Traffic on Los Angeles County’s Interstate 10–one of the most congested thoroughfares in the U.S.–is creeping along at the glacial pace of 15 miles an hour (50 miles an hour slower than the posted speed limit) even though it is long past the morning rush. I maneuver my rental car past the 405 interchange, take the La Cienega Boulevard exit, and finally arrive at my destination, the Mercedes-Benz Driving Academy, a gleaming, 4,000-square-foot facility near Beverly Hills. I’m greeted by Carolyn Duchene, a longtime Mercedes-Benz executive who oversees one of the luxury-auto maker’s newest projects: a private driving school that aims to impart behind-the-wheel tips–and promote the luxury brand’s relevance–to teens. “Sorry I’m a little late,” I say, still breathless from the commute. Duchene isn’t fazed: “It’s L.A.,” she says matter-of-factly.
With more than 6.1 million registered automobiles and a population of about 10 million, the L.A. metropolitan region has more cars per capita than any other urban area in the world. This city–from the 405 to the 110 to the 10–was built for driving, of course. Angelenos clock a combined 300 million miles every day (each of them spends an estimated 90 hours a year just sitting in traffic jams, which is more time than they devote to procreating or brushing their teeth). But despite its population’s longtime love affair with cars–Angelenos pretty much invented the drive-up, drive-through, and drive-in–L.A. is on the frontlines of a surprising tectonic shift that’s taking place all across the U.S.: People, particularly young adults, aren’t driving as much as they used to. Today only 77% of Americans ages 20 to 24 have a driver’s license, down from about 90% in the early 1980s. For the first time since the advent of the automobile, the collective number of miles traveled by car is in decline–since peaking in 2004, it has dropped about 9% (see chart below).
What’s (ahem) driving the trend? The rise of a new kind of city living–and working–is a big factor. Young professionals, including those with families, are increasingly opting for urban life. And cities, even Los Angeles, are responding with new or improved public-transportation systems, bike-sharing programs, and more pedestrian-friendly thoroughfares. Companies, in turn, are moving back to cities or opening satellite offices downtown to be close to the talent. Exhibit A: San Francisco, which has supplanted Silicon Valley as the HQ city of choice for companies such as Salesforce.com and Square and Twitter.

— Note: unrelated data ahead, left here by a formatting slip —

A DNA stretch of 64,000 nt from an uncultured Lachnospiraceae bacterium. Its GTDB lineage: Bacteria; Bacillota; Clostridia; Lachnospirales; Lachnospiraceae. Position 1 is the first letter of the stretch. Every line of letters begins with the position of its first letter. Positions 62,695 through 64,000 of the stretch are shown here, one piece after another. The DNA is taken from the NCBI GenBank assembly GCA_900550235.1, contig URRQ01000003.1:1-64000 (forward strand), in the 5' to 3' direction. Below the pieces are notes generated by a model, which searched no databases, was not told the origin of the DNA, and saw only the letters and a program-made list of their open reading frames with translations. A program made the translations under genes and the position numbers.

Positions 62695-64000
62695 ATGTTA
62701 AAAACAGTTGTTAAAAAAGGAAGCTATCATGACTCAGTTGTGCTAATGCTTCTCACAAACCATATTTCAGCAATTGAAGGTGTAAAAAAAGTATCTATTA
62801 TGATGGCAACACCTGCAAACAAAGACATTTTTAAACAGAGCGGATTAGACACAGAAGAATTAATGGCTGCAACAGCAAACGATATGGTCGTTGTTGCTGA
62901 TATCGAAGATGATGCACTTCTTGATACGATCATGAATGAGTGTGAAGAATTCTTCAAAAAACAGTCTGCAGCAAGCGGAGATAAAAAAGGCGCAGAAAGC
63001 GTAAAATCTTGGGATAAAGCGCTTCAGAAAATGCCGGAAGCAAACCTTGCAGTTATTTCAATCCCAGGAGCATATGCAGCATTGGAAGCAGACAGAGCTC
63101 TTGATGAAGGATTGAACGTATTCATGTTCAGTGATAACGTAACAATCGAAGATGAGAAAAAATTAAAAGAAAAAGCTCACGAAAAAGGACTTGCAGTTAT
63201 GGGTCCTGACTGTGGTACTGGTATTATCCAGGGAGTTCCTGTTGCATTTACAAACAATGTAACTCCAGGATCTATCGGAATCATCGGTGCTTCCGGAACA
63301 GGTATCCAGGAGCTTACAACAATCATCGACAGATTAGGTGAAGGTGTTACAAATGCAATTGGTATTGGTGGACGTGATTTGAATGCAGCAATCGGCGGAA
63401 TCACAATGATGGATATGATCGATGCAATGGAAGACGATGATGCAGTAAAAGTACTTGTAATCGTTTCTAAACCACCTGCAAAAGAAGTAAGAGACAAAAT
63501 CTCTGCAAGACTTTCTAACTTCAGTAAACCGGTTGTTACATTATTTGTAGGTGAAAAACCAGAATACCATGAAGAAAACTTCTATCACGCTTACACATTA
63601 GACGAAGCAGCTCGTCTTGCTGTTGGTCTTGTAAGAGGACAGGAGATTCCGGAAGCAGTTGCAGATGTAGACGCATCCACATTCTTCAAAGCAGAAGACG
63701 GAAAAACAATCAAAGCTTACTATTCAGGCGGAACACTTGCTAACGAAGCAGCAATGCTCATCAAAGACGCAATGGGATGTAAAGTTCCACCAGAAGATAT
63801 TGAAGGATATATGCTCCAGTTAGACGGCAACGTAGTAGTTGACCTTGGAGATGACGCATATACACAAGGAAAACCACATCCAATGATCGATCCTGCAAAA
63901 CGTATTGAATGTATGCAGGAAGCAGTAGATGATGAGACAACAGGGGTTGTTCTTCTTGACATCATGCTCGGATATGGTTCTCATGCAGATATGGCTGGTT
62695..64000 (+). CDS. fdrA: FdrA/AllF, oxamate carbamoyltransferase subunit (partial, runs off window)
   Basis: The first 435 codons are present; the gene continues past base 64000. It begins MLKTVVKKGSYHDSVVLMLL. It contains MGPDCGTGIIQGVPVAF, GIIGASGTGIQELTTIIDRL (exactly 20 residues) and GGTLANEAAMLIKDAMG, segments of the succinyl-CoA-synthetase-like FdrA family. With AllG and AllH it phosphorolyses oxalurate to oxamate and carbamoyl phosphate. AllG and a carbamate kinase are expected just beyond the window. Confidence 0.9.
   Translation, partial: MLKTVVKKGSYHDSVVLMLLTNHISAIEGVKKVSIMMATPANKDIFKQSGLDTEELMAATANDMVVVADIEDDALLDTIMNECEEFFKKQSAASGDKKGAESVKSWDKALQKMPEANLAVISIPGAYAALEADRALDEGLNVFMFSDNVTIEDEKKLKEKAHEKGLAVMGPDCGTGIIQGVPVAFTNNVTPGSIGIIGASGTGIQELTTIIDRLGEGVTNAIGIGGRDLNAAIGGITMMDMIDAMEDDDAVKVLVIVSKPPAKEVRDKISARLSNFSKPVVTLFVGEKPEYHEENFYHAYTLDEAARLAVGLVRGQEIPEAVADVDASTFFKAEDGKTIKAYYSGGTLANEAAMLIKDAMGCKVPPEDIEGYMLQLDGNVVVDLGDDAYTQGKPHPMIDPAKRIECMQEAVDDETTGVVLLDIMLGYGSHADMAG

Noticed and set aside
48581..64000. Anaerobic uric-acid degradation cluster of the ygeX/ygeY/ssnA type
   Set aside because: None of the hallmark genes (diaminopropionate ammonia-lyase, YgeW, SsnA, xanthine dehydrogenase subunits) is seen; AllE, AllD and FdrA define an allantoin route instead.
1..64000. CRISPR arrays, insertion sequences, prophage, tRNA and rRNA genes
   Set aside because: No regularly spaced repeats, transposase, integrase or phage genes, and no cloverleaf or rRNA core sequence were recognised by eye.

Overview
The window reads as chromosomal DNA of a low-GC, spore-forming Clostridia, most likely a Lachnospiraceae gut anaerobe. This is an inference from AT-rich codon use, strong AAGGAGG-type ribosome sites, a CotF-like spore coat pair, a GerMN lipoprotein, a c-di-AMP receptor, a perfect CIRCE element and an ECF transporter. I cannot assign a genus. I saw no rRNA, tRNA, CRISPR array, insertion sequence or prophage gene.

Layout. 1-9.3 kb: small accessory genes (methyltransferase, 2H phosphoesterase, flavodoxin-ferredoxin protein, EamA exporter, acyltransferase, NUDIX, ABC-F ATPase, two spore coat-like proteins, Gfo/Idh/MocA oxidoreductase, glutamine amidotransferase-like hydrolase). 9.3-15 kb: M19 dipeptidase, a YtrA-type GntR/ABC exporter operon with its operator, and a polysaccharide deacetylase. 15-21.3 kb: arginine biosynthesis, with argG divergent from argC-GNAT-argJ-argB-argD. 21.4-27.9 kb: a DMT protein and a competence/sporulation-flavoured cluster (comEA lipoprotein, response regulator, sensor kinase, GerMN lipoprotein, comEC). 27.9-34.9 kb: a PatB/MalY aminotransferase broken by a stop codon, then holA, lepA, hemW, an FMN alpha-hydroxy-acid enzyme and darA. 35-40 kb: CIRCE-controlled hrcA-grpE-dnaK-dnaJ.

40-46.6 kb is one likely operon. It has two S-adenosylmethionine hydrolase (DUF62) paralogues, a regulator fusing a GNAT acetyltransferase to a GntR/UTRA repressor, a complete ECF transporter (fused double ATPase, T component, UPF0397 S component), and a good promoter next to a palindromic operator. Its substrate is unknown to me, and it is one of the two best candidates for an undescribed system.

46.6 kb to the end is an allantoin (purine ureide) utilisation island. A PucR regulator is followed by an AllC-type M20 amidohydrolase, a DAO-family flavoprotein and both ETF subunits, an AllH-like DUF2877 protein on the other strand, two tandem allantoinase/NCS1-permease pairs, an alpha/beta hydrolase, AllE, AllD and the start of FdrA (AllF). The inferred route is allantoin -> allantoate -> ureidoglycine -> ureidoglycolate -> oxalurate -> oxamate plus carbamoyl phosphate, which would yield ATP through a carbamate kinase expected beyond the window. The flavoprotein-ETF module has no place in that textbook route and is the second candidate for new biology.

Silicon Valley, meanwhile, is doing its own part to doom driving. The proliferation of mobile-app-based rides like Uber, Lyft, and Sidecar all but eliminates the need for car ownership, especially among technology-savvy twentysomethings. One tech stalwart is even working to eradicate the steering wheel–literally. Google’s driverless car, once the stuff of science-fiction flicks, is fast becoming a reality. (Its latest prototype, a buglike pod sans steering wheel, won rave reviews from a skeptical auto press.)
While autonomous vehicles won’t erase the need for cars, they could certainly put a dent in demand and further our emotional detachment from automobiles, utilizing algorithms, not drivers, to shuttle multiple passengers to their destinations. An additional byproduct: Google and its proponents claim that unmanned cars will cut down on accidents and inefficient driving and even reduce the space that offices need to allocate to parking (the cars could just move themselves around). Instead of fighting traffic, erstwhile drivers could be working on their laptops, reading, even doing sit-ups in the back of a souped-up mobile gym. “We think the self-driving car is going to work and be far safer than human drivers,” says Silicon Valley venture capitalist Marc Andreessen, who has a pretty good track record for predicting the future. “In 10 years it will be quite common, and one day we’ll think it was lunacy we ever let a human behind the wheel.”
This collision of technology, lifestyle changes, and attitudes–research suggests that young people today are more ambivalent about auto brands than previous car-craving generations were–represents a major shift in the way Americans think about driving. The romantic ideal of the open road and cross-country drives has given way to crippling, stress-inducing traffic, high rates of road fatalities, and safety issues, including General Motors’ recent recall of 14 million vehicles in the U.S. After taking a major hit in the last recession, U.S. car sales have steadily grown for the past few years. But the number of automobiles sold in the U.S. last year, 15.6 million, is still significantly lower than the 16.7 million sold in 2003. What’s more, analysts expect the recent growth to start slowing over the next five to 10 years as aging baby boomers exit the market and millennials–many of whom would rather own the latest smartphone than a new car–enter it. In short, many Americans still love–and need–their cars, but the golden age of driving may be in the rearview mirror.
ROAD MAP: Automakers are planting their flag in Silicon Valley. Their mission? To tap local talent, increase their relevance with a new, tech-centric generation, and find new revenue streams in an industry whose growth may start tapering in the coming years. Click map to enlarge.
Carmakers get it. “The car is no longer the gateway purchase to adulthood,” says Sheryl Connelly, Ford’s global trends and “futuring” expert. Yes, Ford has a futurist on staff. It also has a research center in Silicon Valley. In fact, virtually every major carmaker–from Volkswagen to Toyota to GM–has set up shop in America’s cradle of innovation. (See map). From tinkering with self-driving cars to investing in their own ride-sharing services to opening high-end driving schools for teens, they’re aggressively looking for new ways to propagate their relevance and ensure that the incoming generation of consumers will still want to buy their cars–even if it is just to rent them to others via mobile-connected sharing services.